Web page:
John Ruskin the artist, writer, and philanthropist and was a great social thinker of his age, and his influence continues today. His love of Gothic architecture related to its honesty as truth, as craftsmen were free to express their own ideas and personalities, rather than being constrained by ideologies such as Palladian architecture (which he hated) or industrialised processes. He would hate the idea of machine-carved stonework. As he said: “We want one man to be always thinking, and another to be always working, and we call one a gentleman, and the other an operative; whereas the workman ought often to be thinking, and the thinker often to be working, and both should be gentlemen, in the best sense. As it is, we make both ungentle, the one envying, the other despising, his brother; and the mass of society is made up of morbid thinkers and miserable workers. Now it is only by labour that thought can be made healthy, and only by thought that labour can be made happy, and the two cannot be separated with impunity.” ( John Ruskin, The Stones of Venice vol. II)
How appropriately then, that the London exhibition to celebrate the bicentenary of his birth should be held in a building designed by John Loughborough Pearson, who some consider to be the ‘founder of Modern Gothic’ and full of decoration, carving, stained glass and ironwork by the best craftsmen of the time including Nathanial Hitch, John Dibblee Crace, Thomas Nicholls, Sir George Frampton, J. Starkie Gardner and Clayton & Bell.
Dating back to 1895, 2 Temple Place was built as the estate office for the Astor Family and today is the home of the Bulldog Trust which brings art to London from collections elsewhere in England in the annual exhibition it holds every spring.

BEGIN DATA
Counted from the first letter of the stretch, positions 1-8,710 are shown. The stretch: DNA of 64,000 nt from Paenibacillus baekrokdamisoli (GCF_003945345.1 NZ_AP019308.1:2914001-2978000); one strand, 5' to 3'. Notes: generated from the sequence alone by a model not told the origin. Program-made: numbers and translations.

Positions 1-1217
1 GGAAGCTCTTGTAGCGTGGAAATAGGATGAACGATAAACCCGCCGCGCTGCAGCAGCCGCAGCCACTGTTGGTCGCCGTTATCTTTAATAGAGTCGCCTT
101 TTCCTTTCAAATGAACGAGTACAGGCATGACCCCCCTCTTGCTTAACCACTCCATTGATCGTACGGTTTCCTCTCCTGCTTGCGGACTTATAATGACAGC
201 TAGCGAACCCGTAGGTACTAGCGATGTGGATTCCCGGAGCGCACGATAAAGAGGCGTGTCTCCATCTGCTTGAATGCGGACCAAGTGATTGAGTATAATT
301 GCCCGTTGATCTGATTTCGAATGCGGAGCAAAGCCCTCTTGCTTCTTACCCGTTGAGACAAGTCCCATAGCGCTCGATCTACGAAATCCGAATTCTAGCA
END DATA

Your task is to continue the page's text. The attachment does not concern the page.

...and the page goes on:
The exhibition in ways celebrates connections between Scotland, Sheffield and London. Ruskin’s father was a Scottish sherry merchant and his mother was the daughter of a pub landlord in Croydon. He eventually settled in Sheffield because of its location and the concentration of craftsmen in the iron, steel and silver industries, and today his collections are today held by the Museums in Sheffield where the Guild of St George, which he established, still continues today.
While the exhibition includes many aspects of his life, including his love for the art of J. M. W. Turner and of the gothic architecture of Venice, including a painting by Sir William Rothstein of ‘The Buffer Girls’ who worked in the steel industry at the time when Ruskin visited Sheffield, one of the highlights is the inclusion of contemporary silver from Florence Maisie Carter in Sheffield, ceramics by Emilie Taylor, a video by the Sheffield photographer Dan Holdsworth, installations by Grizedale Arts and designs by the Timorous Beasties in Glasgow, with work commissioned to respond to both Ruskin’s collection and the architecture of 2 Temple Place, showing Ruskin’s influence continuing today.